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Why We Love to Lie About the Presidents’ Bodies

From hot Lincoln to musclebound Trump, presidential imagery is way too flattering

For a brief, thrilling moment last week, Twitter took an interest in modern sculpture. The object of our fascination wasn’t particularly new, but it was unexpected: a statue of a buff, shirtless, fuccboi-esque Abraham Lincoln in the L.A. federal courthouse.

Thirsty comments and quips included “Babe-raham Lincoln,” “The Gettysburg Undress” and “Honest Abs.” Someone posted another hot Lincoln statue, this one in Chicago. Then MEL contributor Bill Black unearthed the amusingly Californian story of the L.A. version, which was sculpted in the early 1940s by a young artist who won a competition to do so — and used himself as a model. He sounded like something of a bad boy, too.

Idealizing the human form has long been an object of painting and sculpture, but in Lincoln’s case, the transformation is quite extreme. Compare the photos above with what people said about the Great Emancipator when he was alive: “So tall, lean, lank and ugly,” said Wesley Hall, a boyhood friend. “Thin as a beanpole and ugly as a scarecrow,” commented a neighbor in New Salem, Illinois. Journalist and railroad man Henry Villard remarked on his “odd-featured, wrinkled, inexpressive and altogether uncomely face.” These insults, writes Robert P. Watson in Affairs of State, a history of presidential sex and love, “dogged Lincoln his entire life,” causing terrible insecurities.

Lincoln also lived in the age of photography, so we can judge his attractiveness for ourselves. The true appearance of someone like George Washington — who did not have his portrait painted until age 40 — is more elusive. Most of us would think of his stern, tight-jawed face (owing to those spring-controlled wooden dentures) on the $1 bill, but historians have done their damndest to convince us that the first president was a hunk in his heyday. The late Jim Rees, who served as executive director of Washington’s Mount Vernon, once described him as the “most action-oriented, the most athletic and one of the most handsome of the founding fathers.” He oversaw a renovation of the site that included forensic imaginings of the younger Washington; these models had observers likening him to a quarterback or rock star. And the first president’s larger-than-life reputation in his own time owed something to similar flattery: Contemporaries wrote rapturously of his imposing height, muscles and physical grace.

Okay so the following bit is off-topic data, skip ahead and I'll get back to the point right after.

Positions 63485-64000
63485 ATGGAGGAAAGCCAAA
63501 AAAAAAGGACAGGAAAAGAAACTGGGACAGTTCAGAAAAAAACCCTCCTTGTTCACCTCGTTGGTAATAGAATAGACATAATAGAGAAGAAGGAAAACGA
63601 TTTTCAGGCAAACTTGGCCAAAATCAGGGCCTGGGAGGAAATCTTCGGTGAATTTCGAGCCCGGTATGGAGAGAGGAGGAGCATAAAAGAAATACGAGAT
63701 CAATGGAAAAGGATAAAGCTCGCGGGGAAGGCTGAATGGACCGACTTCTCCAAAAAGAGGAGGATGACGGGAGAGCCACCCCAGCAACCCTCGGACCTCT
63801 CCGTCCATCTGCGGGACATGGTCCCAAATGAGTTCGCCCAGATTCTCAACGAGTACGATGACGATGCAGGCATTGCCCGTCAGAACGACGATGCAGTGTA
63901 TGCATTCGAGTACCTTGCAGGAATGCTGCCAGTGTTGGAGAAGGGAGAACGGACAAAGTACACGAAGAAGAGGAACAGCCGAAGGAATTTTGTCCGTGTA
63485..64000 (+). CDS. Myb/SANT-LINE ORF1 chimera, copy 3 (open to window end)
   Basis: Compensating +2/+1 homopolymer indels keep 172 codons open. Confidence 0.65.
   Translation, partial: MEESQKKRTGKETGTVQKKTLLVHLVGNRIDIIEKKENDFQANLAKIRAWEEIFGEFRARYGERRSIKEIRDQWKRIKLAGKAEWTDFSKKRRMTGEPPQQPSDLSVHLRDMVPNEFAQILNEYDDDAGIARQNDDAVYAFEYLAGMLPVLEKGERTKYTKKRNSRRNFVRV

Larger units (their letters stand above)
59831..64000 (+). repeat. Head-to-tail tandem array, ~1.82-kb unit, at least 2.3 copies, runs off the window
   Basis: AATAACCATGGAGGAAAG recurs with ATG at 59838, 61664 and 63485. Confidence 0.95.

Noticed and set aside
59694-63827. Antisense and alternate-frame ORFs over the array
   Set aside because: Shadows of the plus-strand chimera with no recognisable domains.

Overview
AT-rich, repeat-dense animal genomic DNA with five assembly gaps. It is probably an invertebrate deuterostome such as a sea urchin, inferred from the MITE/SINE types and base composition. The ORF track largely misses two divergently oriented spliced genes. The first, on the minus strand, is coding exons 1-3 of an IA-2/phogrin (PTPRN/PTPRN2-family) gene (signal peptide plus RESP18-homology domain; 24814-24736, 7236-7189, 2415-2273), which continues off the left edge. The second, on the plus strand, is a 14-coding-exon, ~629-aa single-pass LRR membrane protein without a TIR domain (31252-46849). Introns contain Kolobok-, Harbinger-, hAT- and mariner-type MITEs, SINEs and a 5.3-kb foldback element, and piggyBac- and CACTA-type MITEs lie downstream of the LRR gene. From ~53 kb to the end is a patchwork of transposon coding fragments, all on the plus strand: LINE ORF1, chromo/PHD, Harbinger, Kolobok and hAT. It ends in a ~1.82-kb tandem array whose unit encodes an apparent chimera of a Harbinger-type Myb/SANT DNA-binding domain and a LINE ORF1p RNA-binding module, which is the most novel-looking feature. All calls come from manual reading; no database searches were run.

Our national investment in that image is clear from two 19th-century sculptures of Washington. One, by an American artist, rendered him as a bare-chested Greek god with a flowing mane of hair. A few years prior, the Italian sculptor Antonio Canova had opted for a more sedate and pensive figure — complete with receding hairline. At a glance, you might not even guess that these are supposed to be the same guy:     

The story the U.S. tells about itself describes a land of vitality and rugged splendor, mastered by fearless men of robust character, which we like to symbolize with sterling physique. (See also: every action movie.) This requires a measure of vanity, enough to edit out Teddy Roosevelt’s paunch in statues, or let William Taft shed a few pounds, sometimes with help from his slimming Supreme Court justice robes. The Franklin Delano Roosevelt Memorial, dedicated in 1997, became a theater for the battle of accuracy versus iconography when it emerged that FDR, who suffered from polio, would not be depicted in the wheelchair he relied on throughout his presidency. Ghoulish pundits, including Charles Krauthammer, argued that because Roosevelt had concealed his disability from the public during his life, it was inappropriate to address this condition. Four years later, a statue with a wheelchair was added — a piece that was also radical in rendering a beloved leader as approachable and human-sized.

President Trump, in keeping with his brand of counter-realism, has tried to micromanage his own visual presence in real time. He’s almost definitely exaggerating his height and shaving down his true weight. His team posts digitally altered photos on social media that make him look thinner — and his stubby fingers, the subject of a decades-old Graydon Carter jab, seem longer. He hasn’t had his mushroom cock Photoshopped yet, as far as we know, but he’s the only man to ever defend the size of his penis during a presidential debate. Yet none of these efforts compare to the bodily propaganda of far-right cartoonist Ben Garrison, who loves to draw Trump as a brawny alpha dude instead of the pudgy loaf he obviously is. Every. Single. Chance. He. Gets.  

Only the coming century will tell whether Trump acquires that healthy glow in posthumous monuments, but it won’t be a surprise if he does. Our need to believe in the vim and vigor of past commanders-in-chief will overwhelm any memory of “executive time” or that horrorshow of a hairdo. While Trump is in office, we can paint him as a disgusting specimen all we want, and these barbs, like those Lincoln suffered, will fade into obscurity along with us. Because if the people we elect are fallible — if they are weak, unimposing, ailing or just plain mortal — then so are we, and so is this country. Why else are we so desperate for Dwayne Johnson to run for president?

Oh well. Better to be ruled by jocks than to keep on whitewashing Trump’s gut.